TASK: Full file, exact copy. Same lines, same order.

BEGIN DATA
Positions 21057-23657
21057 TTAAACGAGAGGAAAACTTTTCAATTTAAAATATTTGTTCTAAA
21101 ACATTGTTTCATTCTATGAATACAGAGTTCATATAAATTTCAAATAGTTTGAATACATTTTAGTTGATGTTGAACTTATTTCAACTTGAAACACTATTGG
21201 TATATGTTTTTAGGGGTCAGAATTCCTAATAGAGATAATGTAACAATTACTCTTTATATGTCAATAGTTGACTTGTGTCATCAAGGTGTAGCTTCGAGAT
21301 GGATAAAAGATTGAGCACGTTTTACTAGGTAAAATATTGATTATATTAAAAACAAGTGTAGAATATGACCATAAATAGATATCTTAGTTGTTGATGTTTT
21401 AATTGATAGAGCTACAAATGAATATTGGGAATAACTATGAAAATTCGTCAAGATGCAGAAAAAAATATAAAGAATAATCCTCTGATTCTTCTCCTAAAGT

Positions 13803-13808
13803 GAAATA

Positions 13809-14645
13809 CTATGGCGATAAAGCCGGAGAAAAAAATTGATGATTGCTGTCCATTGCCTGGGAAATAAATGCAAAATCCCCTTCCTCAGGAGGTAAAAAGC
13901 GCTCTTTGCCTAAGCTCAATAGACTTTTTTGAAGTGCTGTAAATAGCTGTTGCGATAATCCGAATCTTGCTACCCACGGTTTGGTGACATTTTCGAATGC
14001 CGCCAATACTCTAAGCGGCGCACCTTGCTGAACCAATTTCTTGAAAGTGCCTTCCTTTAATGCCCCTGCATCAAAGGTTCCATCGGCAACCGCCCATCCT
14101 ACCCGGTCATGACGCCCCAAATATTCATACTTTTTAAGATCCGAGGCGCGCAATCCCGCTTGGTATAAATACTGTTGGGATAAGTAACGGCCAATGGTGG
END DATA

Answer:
Positions 21057-23657
21057 TTAAACGAGAGGAAAACTTTTCAATTTAAAATATTTGTTCTAAA
21101 ACATTGTTTCATTCTATGAATACAGAGTTCATATAAATTTCAAATAGTTTGAATACATTTTAGTTGATGTTGAACTTATTTCAACTTGAAACACTATTGG
21201 TATATGTTTTTAGGGGTCAGAATTCCTAATAGAGATAATGTAACAATTACTCTTTATATGTCAATAGTTGACTTGTGTCATCAAGGTGTAGCTTCGAGAT
21301 GGATAAAAGATTGAGCACGTTTTACTAGGTAAAATATTGATTATATTAAAAACAAGTGTAGAATATGACCATAAATAGATATCTTAGTTGTTGATGTTTT
21401 AATTGATAGAGCTACAAATGAATATTGGGAATAACTATGAAAATTCGTCAAGATGCAGAAAAAAATATAAAGAATAATCCTCTGATTCTTCTCCTAAAGT

Positions 13803-13808
13803 GAAATA

Positions 13809-14645
13809 CTATGGCGATAAAGCCGGAGAAAAAAATTGATGATTGCTGTCCATTGCCTGGGAAATAAATGCAAAATCCCCTTCCTCAGGAGGTAAAAAGC
13901 GCTCTTTGCCTAAGCTCAATAGACTTTTTTGAAGTGCTGTAAATAGCTGTTGCGATAATCCGAATCTTGCTACCCACGGTTTGGTGACATTTTCGAATGC
14001 CGCCAATACTCTAAGCGGCGCACCTTGCTGAACCAATTTCTTGAAAGTGCCTTCCTTTAATGCCCCTGCATCAAAGGTTCCATCGGCAACCGCCCATCCT
14101 ACCCGGTCATGACGCCCCAAATATTCATACTTTTTAAGATCCGAGGCGCGCAATCCCGCTTGGTATAAATACTGTTGGGATAAGTAACGGCCAATGGTGG